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Lecture 2

Lecture 2 notes

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University of Toronto Scarborough
Classical Studies
P Ferguson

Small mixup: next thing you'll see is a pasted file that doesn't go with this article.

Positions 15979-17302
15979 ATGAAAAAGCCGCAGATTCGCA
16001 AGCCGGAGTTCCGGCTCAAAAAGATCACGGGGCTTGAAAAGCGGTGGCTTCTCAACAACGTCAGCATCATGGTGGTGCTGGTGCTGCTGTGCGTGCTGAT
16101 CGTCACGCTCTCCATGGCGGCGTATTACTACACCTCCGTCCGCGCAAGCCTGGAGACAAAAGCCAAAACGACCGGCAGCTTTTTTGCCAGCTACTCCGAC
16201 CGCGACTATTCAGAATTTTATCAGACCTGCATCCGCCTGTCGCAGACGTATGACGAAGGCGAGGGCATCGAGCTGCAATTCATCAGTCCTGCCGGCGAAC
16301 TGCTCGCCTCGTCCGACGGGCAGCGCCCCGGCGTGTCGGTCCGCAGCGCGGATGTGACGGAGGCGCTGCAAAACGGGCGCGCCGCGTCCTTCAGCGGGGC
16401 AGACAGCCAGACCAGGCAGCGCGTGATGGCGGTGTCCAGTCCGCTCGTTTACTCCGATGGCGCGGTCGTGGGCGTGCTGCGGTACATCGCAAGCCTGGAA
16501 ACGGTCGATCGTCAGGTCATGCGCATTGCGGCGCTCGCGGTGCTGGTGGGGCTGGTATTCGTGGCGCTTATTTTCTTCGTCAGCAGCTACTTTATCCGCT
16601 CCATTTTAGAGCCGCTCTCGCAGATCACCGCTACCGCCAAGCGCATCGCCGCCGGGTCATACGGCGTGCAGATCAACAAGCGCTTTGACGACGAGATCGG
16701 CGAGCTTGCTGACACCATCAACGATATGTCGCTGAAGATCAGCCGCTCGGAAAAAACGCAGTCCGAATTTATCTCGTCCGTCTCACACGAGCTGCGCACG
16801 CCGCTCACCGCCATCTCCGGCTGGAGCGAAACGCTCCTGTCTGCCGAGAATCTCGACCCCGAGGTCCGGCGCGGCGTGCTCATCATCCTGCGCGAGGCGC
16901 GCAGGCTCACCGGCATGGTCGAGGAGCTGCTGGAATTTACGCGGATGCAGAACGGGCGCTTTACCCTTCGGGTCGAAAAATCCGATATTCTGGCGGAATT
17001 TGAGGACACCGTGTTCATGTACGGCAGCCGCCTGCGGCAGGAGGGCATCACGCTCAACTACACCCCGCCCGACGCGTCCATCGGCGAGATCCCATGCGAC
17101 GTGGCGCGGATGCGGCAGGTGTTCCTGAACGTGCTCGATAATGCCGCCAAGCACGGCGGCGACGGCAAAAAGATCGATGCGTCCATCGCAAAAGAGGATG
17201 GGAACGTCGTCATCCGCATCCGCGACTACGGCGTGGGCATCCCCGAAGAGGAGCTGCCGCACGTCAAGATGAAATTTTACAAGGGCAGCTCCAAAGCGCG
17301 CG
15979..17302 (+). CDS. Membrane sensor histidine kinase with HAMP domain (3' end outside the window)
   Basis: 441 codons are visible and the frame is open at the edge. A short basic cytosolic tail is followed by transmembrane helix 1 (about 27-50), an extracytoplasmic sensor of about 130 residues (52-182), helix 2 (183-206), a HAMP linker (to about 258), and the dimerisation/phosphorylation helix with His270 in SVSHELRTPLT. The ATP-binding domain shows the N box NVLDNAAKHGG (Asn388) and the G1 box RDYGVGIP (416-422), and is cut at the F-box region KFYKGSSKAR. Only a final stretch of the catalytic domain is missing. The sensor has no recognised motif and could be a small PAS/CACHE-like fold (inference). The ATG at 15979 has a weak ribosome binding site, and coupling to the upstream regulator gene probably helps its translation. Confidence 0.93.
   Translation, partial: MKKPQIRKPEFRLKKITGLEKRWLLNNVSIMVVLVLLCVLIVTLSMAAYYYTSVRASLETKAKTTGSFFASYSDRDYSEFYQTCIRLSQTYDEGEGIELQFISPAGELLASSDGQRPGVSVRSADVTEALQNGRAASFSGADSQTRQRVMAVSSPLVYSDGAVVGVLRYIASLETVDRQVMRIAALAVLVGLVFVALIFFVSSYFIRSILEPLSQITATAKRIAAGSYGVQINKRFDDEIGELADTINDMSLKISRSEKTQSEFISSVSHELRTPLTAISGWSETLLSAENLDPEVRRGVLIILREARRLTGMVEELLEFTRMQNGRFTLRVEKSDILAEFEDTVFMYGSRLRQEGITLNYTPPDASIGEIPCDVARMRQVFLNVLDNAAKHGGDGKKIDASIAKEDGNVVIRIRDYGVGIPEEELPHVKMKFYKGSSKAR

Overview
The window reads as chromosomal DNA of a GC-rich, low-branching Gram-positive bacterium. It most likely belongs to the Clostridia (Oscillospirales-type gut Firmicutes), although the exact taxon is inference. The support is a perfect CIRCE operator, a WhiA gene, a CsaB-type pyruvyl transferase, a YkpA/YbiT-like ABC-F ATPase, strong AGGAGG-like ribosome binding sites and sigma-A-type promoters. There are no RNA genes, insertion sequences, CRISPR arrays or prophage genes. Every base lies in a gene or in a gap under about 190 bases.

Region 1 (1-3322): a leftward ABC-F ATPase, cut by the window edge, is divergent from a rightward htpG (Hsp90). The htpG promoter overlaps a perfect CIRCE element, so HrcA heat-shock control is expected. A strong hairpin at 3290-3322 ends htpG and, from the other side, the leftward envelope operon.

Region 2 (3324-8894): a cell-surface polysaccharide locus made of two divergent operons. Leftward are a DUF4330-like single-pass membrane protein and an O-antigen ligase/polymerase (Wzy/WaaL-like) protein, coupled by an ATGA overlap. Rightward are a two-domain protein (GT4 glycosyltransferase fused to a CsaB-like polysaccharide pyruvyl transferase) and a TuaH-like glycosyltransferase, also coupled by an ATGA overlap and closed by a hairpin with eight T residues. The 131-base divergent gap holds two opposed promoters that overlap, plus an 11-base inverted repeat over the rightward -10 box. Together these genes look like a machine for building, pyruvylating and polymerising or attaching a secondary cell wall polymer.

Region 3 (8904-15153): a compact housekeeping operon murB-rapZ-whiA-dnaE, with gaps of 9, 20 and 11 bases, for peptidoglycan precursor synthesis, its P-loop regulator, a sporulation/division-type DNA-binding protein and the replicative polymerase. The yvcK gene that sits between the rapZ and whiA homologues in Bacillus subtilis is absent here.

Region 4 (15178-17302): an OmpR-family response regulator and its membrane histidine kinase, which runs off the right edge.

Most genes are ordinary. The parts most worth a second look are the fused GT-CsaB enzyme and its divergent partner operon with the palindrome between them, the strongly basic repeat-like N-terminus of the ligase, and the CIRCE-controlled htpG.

Lecture 2: Mesopotamian Creation Myths Sigla & Abbreviations OBV: Old Babylonian Version (early 2 million) MAV: Middle Assyrian Version (late 2 mill.) SBV: Standard Babylonian Version (early – mid 1 miil.) st LV: Late Version (later 1 mill.) (Catchline): phrase repeated from end of 1 tablet onto 2 nd (Colophon): length and number of tablet, title of work, condition, source, scribe, reason for writing, location of copy, often also date, reign of king Creation Myths Explain the origins of - Gods (hierarchy, variety, forms of worship), - the natural world (cosmos) – how it came to be?; natural phenomena - humanity – how did we get here? God-man relationship - human condition – why do humans suffer and die? Male and female origins/relationsips o why is childbirth painful? Reason for mortality? - cultural institutions – traditions, cultural hierarchies; Sumerian “me” SEVERAL creation myths in Mesopotamia Ea = Enki = Nudimmud Terms Theogony: an account of the genealogy of a group or system of gods Cosmogony: a theory regarding origin of the universe Cosmology: an account or theory of the nature of the universe Aetiology: investigation or attribution of the cause or reason for something, often in terms of historical or mythical explanations Mythopoeia: the making of a myth or myths Usually theogony  cosmogony  homogony Cosmology: Babylonian “Map of the World” Earth is flat Babylon = centre of the earth If you walk far enough, you will reach the sea In corners: fantastical lands - e.g. in the north: a place in eternal darkness; this may be based on deductive reasoning from astronomical observations Earth is the flat plane, covered by dome (sky) and below it, the netherworld; the whole model surrounded by primordial sea; constellations travel through sky and netherworld Constellations = Gods Not everyone saw the world the same way Ancient people were keen observers of the natural world Myths helped explain natural phenomena like marine fossils in deposits far from the sea (aetiology of fossils) Many monsters might be based on fossil finds of dinosaurs and giant mammals (The First Fossil Hunters by Mayor) Not until 19 century CE with the work of scientists like Wiliam Smith were fossils really understood (The Map that Changed the World by Winchester) Some Creation Myths Each city state had its own creation stories which differs even in essentials from others  there is no one Mesopotamian view of creation Incest taboo is almost universal but tends to occur in creation myths due to limited population Name of Myth Creators of the World Epic of Creation Fresh-water (Apsu) and Sea-water (Tiamat) Theogony of Dunnu Plough and Earth Another text with incantation against Anu who creates the sky which creates toothache Earth Theogony of Hesiod (composed in Sky and Earth Boeotia in 8 century BCE) Theogony of Dunnu Not the most common creation story but shows the existence of various traditions Probably dates to at least early 2 millennium when Dunnu was an important town Much of the myth is missing Type: theogonical succession Purpose: to explain how Dunnu and the world were created Themes: incest, patricide, matricide, succession, domestication of nature Monthly schedule of family violence leads up to change of habits at New Year – connected with recitation of Creation and New Year’s Festival? No proper analysis! Summary Plough (king) + Earth made Dunnu  Cattle God + Sea; Earth + Cattle God  Flocks (with Sea) + River  Herdsman God + Pasture-and-Poplar  Harhanum + Belet-Seri (mistress of open country / desert)  Hayyashum + Sister(?) Cattle God killed Plough; Flocks God killed Cattle God; Sea killed Earth; Herdsman killed Flocks; Harhanum killed Herdsman; Hayyashum ordered imprisonment of Harhanum Male vs. Female = females are elemental / fertile / passive / submissive; males are living / controlling / dependent / exploitative Males gaining control over nature  Domestication themes The Epic of Creation: When Skies Above Although it is named “epic,” it is not the same traditional epic (no struggle against fate, mortal heroes, no sense of suspense, only death of villains) as Gilgamesh Purpose: to introduce earliest generations of gods up to Marduk, show overcoming of forces of evil and chaos to establish present order of universe, i.e. religious centres, divisions of time, celestial bodies moving properly, creation of mankind to serve gods Gods behave in orderly fashion (assemble, discuss, agree, elect leaders) No goddess (except Tiamat) involved in creation of civilization Dates of Composition Canonical (little textual variation between versions) Tablets with written work to 1 millennium, epic continued into Seleucid period th th (first used by Berossus in Babyloniaca), known in 5 and 6 century AD (Damascius quoted from Berossus) Tradition must be earlier: date for hymnic-epic dialect cannot be found Version featuring Marduk is primary and Assur is secondary  no traces of Assyrian dialect Tablets 1-V: appear to be original; war between Marduk and Tiamat; supremacy of Marduk; foundation of Babylon Tablets V-V1: creation of human kind; 50 names of Marduk; probably Kassite origin If version with Marduk is original then epic composed during reign of either… - At earliest during reign of Amorite ruler Sumula-el (1936 – 1901 BCE) o “under whom Babylon first achieved eminence” o Marduk as patron god of Babylon - Kassite ruler Agum Kakrime (16 century BCE) o Bought back cult statue of Marduk from years in captivity and reinstated in Babylon  occasion  compositions and artwork o Perhaps when monsters of Tiamat’s army were inscribed on temple doors? However, monsters aren’t exactly the same and there are questions about its authenticity. - Nebuchadnezzar I (1125 – 1104 BCE) o Also bought back cult statue of Marduk from years in captivity o Probably not the date for composition sice the An-Anum list of gods of Babylonian pantheon with their secondary names, incl Anum’s, found in Hittite capital Anatolia from before time of Nebuchadnezzar Myth may have Amorite (West Semitic) origins because of storm god Addu (included in Marduk’s name) and the triumph over the sea - This theme also found in a myth from Ugarit and alluded to in the Old Testament - Sumerian temple hymns, poems refer to heroic exploits of gods but never to this theme because the Sea is not as important in Sumerian pantheon - Possible that basic story is Amorite (with an original Amorite god) and last two tablets were added during Kassite period Ritual Connection Ritual tablet with instructions for New Year Festival in Babylon in the month of Nisan (April) says specifically to recite (or enact) this epic on fourth day Ritualistic stories also identified with opening sentence “When…” At New Year Festival, kings swore fealty to Marduk and citizens swore fealty to king  explains its style, i.e. myth vaguely phrased (as compared to, for example Gilgamesh)  designed to impress rather than entertain - Impresses upon subjects how an orderly universe and its kingship should be organized - Ideal state of affaris used for propoganda purpose, i.e. when the king’s subject kiss his feet, they are doing no less than great gods did for Marduk - No question of rivalry; loyalty is absolute Naming something gives it great importance Most of the names of Marduk are Sumerian, making them magical Sumerian language was already old (antiquarian), authoritative, and only spoken by certain people (secret knowledge) Ancient Mesopotamians believed that studying words / names increases understanding but also gives essence of the thing they are naming Origin began with two primordial elements – not worshipped Summary Apsu (fresh water; underground) + Tiamat (salt water; female; chaos)  Lahmu and Lahamu (hairy primeval heroes? Are they silt where the rivers enter the sea, i.e. mud?)  Anshar (sky) and Kishar (earth) Anu (son of Ashar and Kishar) (sky god)  Nudimmud (Ea/Enki) (creator God of fresh water) + Damkina  Marduk Younger gods make noise, disturbing Tiamat and Apsu Apsu wants to kill them (his children) and goes with Mummu (Vizier) to tell Tiamat Tiamat refuses to help them so they decide to act on their own; gods in Tiamat’s belly hear the plan Ea puts Apsu to sleep, takes crown and symbols of office, slays Apsu, sets dwelling in Apsu where he lives with his lover Damkina and gives birth to Marduk Marduk plays with the 4 winds given to him by Anu  stirs up Tiamat  disturbs gods in Tiamat The gods in Tiamat incite her to avenge Apsu’s and Mummu’s deaths and she decides to go to war - Mother Hubur (river in the underworld) makes serpents, mashussu dragon, horned serpent, lamhu-hero, ugallu demon, rabid dog, scorpion-man, umu- demons, fish man, bull man; made 7 more = 22 - Tiamat names Qingu her lover and general of her army Ea informs Anshar, who tells him to quell Tiamat but Ea is unsuccessful Anshar sends 3 people to destroy Tiamat - Anu: defeated - Nudimmud: panicked and returned - Marduk: volunteers himself Marduk gets power and slays Tiamat, disperses and cages her army Marduk defiles Timat’s body, cuts her to make the sky and sea of the world Also forms rivers (head), mountains (from udder), constellations, shrines (homes) for the gods Gives tablet of destiny to Anu, establishes Babylon as centre (Ziggurat, E-sagilia ~ Temple of Marduk) Man made from Qingu’s (leader’s) blood to do work for the gods by Ea List of 50/55 names of Marduk Atrahasis: When the God’s instead of man Atrahasis the wise man who built an ark and saved mankind from destruction - Figure of immense prestige and antiquity - Various literary and religious traditions were attached to him - In Mesopotamia, he was survivor of the Flood and with his wife was granted immortality by the gods - May have been son of Ubara-tutu (named in Gilgamesh), King of Shurrupak (modern Tel Fafah) according to one version of the Sumerian King List - May have been son of Shurrupak, King of Shurrupak who precedes Ziusudra